Indexed on: 09 Mar '16Published on: 08 Mar '16Published in: Journal of Pharmaceutical Policy and Practice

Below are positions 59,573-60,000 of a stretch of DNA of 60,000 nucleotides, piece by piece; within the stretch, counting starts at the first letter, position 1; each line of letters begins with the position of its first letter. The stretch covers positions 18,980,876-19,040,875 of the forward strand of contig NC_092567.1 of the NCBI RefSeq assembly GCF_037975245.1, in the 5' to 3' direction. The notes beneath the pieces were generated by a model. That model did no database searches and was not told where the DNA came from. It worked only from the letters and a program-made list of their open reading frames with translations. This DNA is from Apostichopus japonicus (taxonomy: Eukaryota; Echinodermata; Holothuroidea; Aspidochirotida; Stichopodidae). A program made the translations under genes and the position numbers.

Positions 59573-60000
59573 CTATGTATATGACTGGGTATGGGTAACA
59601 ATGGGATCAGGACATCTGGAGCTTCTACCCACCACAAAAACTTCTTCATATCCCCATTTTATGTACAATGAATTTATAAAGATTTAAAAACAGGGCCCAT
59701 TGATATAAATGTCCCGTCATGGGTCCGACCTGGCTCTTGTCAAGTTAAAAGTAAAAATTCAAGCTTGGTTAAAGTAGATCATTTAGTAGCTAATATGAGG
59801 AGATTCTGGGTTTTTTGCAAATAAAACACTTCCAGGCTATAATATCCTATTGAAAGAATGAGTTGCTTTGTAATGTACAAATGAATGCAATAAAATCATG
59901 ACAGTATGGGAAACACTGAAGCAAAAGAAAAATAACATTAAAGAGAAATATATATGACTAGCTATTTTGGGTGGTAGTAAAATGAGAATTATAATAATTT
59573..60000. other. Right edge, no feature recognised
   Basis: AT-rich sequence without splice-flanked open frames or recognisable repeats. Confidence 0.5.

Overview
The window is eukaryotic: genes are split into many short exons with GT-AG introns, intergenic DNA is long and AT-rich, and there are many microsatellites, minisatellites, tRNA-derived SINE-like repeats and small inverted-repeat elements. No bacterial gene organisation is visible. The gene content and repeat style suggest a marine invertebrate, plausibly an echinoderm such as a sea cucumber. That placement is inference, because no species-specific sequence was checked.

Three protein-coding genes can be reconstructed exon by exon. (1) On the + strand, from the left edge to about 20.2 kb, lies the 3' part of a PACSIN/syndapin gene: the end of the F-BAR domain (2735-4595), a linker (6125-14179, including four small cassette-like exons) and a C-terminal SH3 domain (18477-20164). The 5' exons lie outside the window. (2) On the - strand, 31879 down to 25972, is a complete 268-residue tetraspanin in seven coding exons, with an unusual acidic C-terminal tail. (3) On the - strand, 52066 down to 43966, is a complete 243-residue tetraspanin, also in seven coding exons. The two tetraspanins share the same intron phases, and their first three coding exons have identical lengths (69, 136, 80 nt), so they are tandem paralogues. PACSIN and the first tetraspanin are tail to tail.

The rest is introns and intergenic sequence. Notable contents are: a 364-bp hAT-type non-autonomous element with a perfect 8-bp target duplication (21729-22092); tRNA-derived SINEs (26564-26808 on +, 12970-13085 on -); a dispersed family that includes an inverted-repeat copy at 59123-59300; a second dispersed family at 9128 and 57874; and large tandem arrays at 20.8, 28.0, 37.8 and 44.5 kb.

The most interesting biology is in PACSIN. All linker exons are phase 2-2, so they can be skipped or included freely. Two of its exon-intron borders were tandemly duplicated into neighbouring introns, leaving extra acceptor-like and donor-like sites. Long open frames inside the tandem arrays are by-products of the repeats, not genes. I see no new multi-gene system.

Clinical pharmacy service has evolved steadily over the past few decades and is contributing to the ‘patient care journey’ at all stages. The service improves safety and effectiveness of medicines, thereby avoiding medication errors. As part of this global shift in pharmacy education and practice, Ethiopian Universities revamped the undergraduate pharmacy curriculum and the first graduates came out in July 2013. These graduates were immediately deployed in public hospital settings, with the ultimate aim of providing clinical pharmacy services. As such an initiative is new to the Ethiopian pharmacy sector, there is a need to do assessment of the health care providers’ perception and satisfaction towards the service.A cross-sectional survey using self-administered questionnaire was conducted in six regions and one-city administration of the country. Physicians, Health officers and Nurses working along with the new pharmacy graduates formed the study population. A total of 650 healthcare professionals participated in the study. Data were entered, cleaned and analyzed using appropriate statistical tools.Majority of the health care providers agreed that clinical pharmacy service could have a significant contribution to the patient care. A large proportion of them (70–90 %) had a positive attitude, although there appeared to be some differences across professions. About 50 % of the professionals were of the opinion that patient care should be left to the health care providers and pharmacists should concentrate on drug products. In addition, the same proportion of respondents said that the setup in their respective hospital was appropriate for provision of clinical pharmacy service. Multivariable analysis indicated that attitude of the health care providers was significantly associated with year of experience.A large proportion of the health care providers had positive attitude towards the service, although the extent of the service was below their expectation. Hence, efforts should be in place to organize continuous professional training for pharmacists and awareness creation forums for other healthcare professionals.